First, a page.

Back to Basics

Have you ever watched a movie or read a book for a second time and picked up on small details that you may have missed the first time around? If you're a seasoned agent, chances are you don't want to be taken back through the basics of selling travel. But by doing so, and by listening to a new perspective, you might pick up a small new detail that could have a large impact on business. Marc Mancini presents his secrets of selling travel

Many of the 179 travel agents who attended the 29th Annual Caribbean Tourism Conference in Grand Bahama, the Bahamas, kept their ears open for such details as they attended various seminars organized to help fine-tune some necessary skills.

If you weren't there, here's what you missed. And if you were there but didn't take notes, here's your second chance, as Travel Agent highlights notable seminars offered at CTC-29.

Secrets to Success

Marc Mancini, travel industry consultant and president of Los Angeles-based Marc Mancini Seminars and Consulting, refreshed agents on the most important tips in selling travel.

First, Mancini says, apply the "Seven Forgotten Steps of Sales." They are: greeting the client, qualifying the client, recommending a product, overcoming objections (or giving more details of a trip that might persuade the client's interest), upselling (or looking for add-ons), cross-selling (such as booking a rental car) and finally, closing the deal.

Start the sale with small talk; talking about the weather is always a good fallback topic.

After qualifying, recap a client's needs. Go over what he or she wants. Show that you have been paying attention.

Follow some of their recommendations with a suggestion. Perhaps a destination with a great golf course if golfing is preferred, or some value prices if a client seeks an affordable vacation.

Recap clients' needs again, thank them for the business, assure them they'll have a great vacation and always follow up with a client both before and after he or she leaves for the trip, Mancini says.

'The Times They Are A-Changin' "The Changing Channels of Travel Distribution," moderated by Joel Chusid, chairman of the Association of Travel Marketing Executives, featured presentations by James McNair, vice president, Canada/Western US Division, Sabre Travel Network; Doug Kostwoski, president, Travel People; Michael Herring, president and CEO, Sky Auction; and Laura Veglia, regional director, Caribbean Expedia Inc.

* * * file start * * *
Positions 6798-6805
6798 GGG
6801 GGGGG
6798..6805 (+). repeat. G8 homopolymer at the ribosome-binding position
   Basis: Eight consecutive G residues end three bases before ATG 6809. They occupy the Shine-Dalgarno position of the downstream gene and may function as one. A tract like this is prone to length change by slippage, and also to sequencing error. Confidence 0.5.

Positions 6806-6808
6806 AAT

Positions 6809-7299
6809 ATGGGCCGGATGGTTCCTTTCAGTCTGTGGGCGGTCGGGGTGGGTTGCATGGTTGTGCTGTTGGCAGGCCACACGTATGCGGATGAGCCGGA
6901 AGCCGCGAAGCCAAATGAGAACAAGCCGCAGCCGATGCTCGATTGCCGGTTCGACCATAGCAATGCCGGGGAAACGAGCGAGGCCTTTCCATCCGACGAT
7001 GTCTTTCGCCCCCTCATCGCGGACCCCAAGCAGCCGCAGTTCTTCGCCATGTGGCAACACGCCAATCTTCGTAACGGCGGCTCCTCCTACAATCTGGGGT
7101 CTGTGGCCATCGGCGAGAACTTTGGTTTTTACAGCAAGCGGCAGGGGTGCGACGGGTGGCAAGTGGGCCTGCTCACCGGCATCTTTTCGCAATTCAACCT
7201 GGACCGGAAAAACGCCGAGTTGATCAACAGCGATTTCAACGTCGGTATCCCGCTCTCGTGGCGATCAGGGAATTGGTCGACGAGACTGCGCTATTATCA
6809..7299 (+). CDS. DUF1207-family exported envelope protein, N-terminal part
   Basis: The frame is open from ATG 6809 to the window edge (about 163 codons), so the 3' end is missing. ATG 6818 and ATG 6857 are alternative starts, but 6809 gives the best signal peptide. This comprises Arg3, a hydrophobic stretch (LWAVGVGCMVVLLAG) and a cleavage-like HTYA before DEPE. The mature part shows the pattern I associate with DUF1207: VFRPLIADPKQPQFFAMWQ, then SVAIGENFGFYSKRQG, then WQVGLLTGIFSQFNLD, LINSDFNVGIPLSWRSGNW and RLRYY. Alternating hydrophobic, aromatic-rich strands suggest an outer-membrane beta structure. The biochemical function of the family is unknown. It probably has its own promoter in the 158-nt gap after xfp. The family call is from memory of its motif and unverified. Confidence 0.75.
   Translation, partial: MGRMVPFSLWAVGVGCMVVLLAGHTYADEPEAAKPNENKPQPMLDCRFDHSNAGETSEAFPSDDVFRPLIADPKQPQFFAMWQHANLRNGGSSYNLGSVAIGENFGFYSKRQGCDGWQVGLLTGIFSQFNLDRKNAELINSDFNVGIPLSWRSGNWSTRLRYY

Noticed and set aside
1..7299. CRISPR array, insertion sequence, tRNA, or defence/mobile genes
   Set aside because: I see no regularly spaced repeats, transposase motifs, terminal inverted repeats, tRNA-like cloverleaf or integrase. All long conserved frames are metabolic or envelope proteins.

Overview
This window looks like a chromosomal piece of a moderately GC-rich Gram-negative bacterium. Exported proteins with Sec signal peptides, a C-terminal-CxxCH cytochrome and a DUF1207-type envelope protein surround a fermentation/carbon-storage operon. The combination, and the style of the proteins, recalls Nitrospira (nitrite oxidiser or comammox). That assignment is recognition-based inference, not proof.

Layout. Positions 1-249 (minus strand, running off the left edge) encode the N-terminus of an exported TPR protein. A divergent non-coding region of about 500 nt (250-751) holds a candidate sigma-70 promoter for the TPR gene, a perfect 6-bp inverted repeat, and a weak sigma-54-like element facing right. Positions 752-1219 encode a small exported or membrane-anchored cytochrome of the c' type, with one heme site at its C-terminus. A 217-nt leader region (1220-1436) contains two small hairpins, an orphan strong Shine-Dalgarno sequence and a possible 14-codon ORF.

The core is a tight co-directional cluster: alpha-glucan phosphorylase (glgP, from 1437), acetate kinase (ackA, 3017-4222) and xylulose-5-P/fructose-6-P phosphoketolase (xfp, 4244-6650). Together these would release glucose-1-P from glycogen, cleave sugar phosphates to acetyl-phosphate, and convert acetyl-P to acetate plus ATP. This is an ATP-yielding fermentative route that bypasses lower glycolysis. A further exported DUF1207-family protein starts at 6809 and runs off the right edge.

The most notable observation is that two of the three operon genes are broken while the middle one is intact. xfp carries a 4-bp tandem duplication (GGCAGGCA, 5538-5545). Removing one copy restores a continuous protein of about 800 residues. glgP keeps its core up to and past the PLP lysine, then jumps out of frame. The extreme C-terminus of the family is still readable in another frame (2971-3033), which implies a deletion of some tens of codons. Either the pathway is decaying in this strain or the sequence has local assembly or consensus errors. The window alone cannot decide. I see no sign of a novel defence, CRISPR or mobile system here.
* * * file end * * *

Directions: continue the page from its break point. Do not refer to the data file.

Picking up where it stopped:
Details that agents may want to note: Online travel is the largest e-commerce category; Expedia.com, for example, has had about 75 million visitors. Online trends for the future include travel auctions, which are used as a tool for displaced inventory, such as empty hotel rooms and airplanes, according the speakers.

Speakers at this seminar also stressed such future trends in the travel agent business as agents' ongoing efforts to become "travel specialists," as opposed to travel generalists. This is evident by the increasing amount of online training courses certifying agents in a specific destination.

Diversity in Travel

A seminar on niche marketing was presented by Ty Christian, the president and managing director of TRC Consulting Group.

Christian says niche marketing is a sales strategy that was developed to capitalize on the extreme growth in segments of the consumer population designated by factors like race, age, gender and lifestyle.

It targets specific market segments and requires that the agent truly understands the differences between each segment: how these cultural, heritage and lifestyle differences affect what each group seeks when traveling.

Christian says one of the biggest lies or myths when it comes to niche/diversified marketing is that the African-American and Hispanic markets do not have the income for niche travel.

The African-American, Hispanic-American and Asian-American populations grew nearly four times as fast as the white population in the 1980s and '90s, Christian says. Grouped together, minorities account for more than 30 percent of the U.S. population, and their combined buying power exceeds $1 trillion. As a group, their consumer spending exceeds that of the white population by 25 percent.